Down to the wire

I was in a mad dash to the finish of the career fair Saturday morning, but coming under with a cold didn’t help matters much.

I think I did pretty well — I met a lot of great people and I think there’s some prospects out there. Finally there’s a couple of hours to catch my breath before I get to a seminar — hopefully it’ll be more vital than the broadcasting panel I found myself in on Wednesday.

Dinner with Connie

At the AAJA Gala Banquet at the downtown Hyatt. Although he didn’t speak, Chef Morimoto got a great reception.

Connie Chung dazzled the huge crowed with her take on the upcoming presidential election set to the tune of Love and Marriage. Although she’s no Sinatra, her lyrics were on the mark and the crowd responded appropriately.

I was very impressed with Chung after her speech, more impressed than I thought I would be. Her remarks were right on regarding how race and gender are portrayed in the media.

This post was originally created on Aug. 6, 2004. It was uploaded later.


I’m busy as a bee, but I’ll try to get back to this later.

I relaunched the blog with a standard template because it’s still not showing up on IE for XP. I’m none too pleased, but I need a quick fix until later.

Entering journalism arena

I’m writing from an Internet kiosk with many eager journalists waiting in line, so I’ll be brief. Kerry gave a well-received speech this morning. His speech was a good blend of his current campaign talking points and addressing the concerns of attendees. I hope Bush does this well tomorrow.

So far, the media and career fair is very useful for me — primarily for making contacts although the critique I received for news writing gave included some good pointers and positive feedback.

It’s fun trying to balance my time at the fair with the workshops and everything else I want to do in the Beltway. There should be some fun tonight at the convention hotel — many receptions will be underway.

I’ve jotted down many thoughts on my eMate. I’ll be updating the blog with these entries whenever I can.

First off: Journalism Arena

Why didn’t I sign up for UNITY six months ago? I found out yesterday that Iron Chef Morimoto would be at Friday’s AAJA gala. However, there’s a considerable waitlist with the show “sold out.” I also found out that he wouldn’t be speaking, but “attending.”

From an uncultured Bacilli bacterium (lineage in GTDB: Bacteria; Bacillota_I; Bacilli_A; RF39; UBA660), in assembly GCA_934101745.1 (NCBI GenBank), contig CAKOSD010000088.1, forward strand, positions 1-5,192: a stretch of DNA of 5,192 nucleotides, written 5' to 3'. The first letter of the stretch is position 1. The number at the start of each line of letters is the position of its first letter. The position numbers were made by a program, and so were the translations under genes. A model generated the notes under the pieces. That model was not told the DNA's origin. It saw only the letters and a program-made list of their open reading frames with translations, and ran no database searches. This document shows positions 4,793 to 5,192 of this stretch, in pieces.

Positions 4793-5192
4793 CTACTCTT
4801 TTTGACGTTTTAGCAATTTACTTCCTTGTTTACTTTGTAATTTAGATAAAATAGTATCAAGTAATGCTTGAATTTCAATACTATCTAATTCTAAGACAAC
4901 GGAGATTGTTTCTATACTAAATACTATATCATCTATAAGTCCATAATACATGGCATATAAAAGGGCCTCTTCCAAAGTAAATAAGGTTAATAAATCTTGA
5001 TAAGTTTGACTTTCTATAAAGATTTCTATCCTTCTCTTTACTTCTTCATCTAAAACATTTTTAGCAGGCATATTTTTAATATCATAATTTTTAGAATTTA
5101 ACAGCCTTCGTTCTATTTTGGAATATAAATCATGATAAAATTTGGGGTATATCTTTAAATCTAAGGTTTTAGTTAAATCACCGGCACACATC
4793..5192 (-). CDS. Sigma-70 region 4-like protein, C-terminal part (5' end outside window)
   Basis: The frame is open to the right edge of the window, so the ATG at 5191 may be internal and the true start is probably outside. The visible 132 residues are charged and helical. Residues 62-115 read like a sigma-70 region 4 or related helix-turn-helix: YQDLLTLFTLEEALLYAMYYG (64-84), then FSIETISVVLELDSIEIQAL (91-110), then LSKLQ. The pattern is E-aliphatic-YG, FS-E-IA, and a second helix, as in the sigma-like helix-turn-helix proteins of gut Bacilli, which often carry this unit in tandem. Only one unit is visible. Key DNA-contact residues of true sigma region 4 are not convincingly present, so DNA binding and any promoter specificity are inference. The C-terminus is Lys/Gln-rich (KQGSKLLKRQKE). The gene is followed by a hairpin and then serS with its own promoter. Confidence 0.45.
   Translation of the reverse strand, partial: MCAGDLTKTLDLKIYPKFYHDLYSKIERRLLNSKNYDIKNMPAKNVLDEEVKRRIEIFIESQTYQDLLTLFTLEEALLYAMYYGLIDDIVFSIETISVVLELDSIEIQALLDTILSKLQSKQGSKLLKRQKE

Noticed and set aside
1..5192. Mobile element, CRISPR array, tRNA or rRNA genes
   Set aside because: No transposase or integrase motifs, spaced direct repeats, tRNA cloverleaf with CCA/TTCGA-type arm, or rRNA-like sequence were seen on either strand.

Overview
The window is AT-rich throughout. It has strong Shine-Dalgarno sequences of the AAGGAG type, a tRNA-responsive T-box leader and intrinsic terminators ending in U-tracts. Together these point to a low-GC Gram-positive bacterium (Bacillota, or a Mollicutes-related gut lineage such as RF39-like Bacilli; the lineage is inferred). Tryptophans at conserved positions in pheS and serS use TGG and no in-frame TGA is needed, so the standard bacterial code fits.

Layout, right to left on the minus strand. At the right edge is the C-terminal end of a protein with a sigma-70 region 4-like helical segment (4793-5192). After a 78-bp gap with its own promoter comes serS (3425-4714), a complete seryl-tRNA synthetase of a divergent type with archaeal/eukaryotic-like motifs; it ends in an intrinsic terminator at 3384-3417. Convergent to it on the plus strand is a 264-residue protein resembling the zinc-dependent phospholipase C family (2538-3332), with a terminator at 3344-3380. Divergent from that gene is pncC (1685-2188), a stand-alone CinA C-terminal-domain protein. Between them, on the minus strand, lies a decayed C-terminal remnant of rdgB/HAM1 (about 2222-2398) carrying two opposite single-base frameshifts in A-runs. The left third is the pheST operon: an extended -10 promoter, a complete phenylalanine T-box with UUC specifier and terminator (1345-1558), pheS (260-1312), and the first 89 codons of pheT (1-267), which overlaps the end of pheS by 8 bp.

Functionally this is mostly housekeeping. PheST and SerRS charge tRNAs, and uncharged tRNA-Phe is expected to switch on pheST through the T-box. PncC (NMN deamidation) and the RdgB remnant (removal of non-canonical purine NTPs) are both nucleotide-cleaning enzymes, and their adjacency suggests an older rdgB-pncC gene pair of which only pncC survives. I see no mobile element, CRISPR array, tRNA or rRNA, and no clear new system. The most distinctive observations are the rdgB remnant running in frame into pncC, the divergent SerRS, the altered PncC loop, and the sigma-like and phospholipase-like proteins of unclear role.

In addition to the Iron Chef, someone named Connie Chung is supposed to be speaking. However, seeing Morimoto in person would’ve made my day.

More later.


I can’t see the blog from where I’m posting at the career fair. I’m kinda hoping that it can be viewed elsewhere. I don’t know why it’s a big deal — IMO blogging typically means far more for the author than for the intended audience.

On the floor

On the floor of the career expo. Working on this entry while balancing the computer on one hand and typing with the other. It’s kinda awkward, but it’s working out.

Making good contacts that I’m definitely going to follow up on. Ran into former Guardian editor Grace. Still trying to develop my schedule, but there’s still a lot of people I want to meet.

Kerry gave an excellent speech this morning. Look forward to seeing Bush speak tomorrow.

This post was originally created on Aug. 5, 2004. It was uploaded later.

Getting used to DC

I’m getting adjusted to how close so many attractions are to the convention center. NPR, one of my meccas of journalism, is literally across the street.

My initial accommodations are another example. I spent my first night in the International Hostel on 11th Street (where many young, frugal journalists are staying). The facility is relatively close to the Metro Center rail station — about four blocks. It’s a shame that I later realized that the main entrance to the “new” convention center is two-and-a-half blocks away.

The distance to the subway station would’ve been manageable had there not been a sudden cloudburst Wednesday night. Thankfully, nothing got soaked because of the refuge of the “old” convention center. As it turns out, the hostel is between both buildings.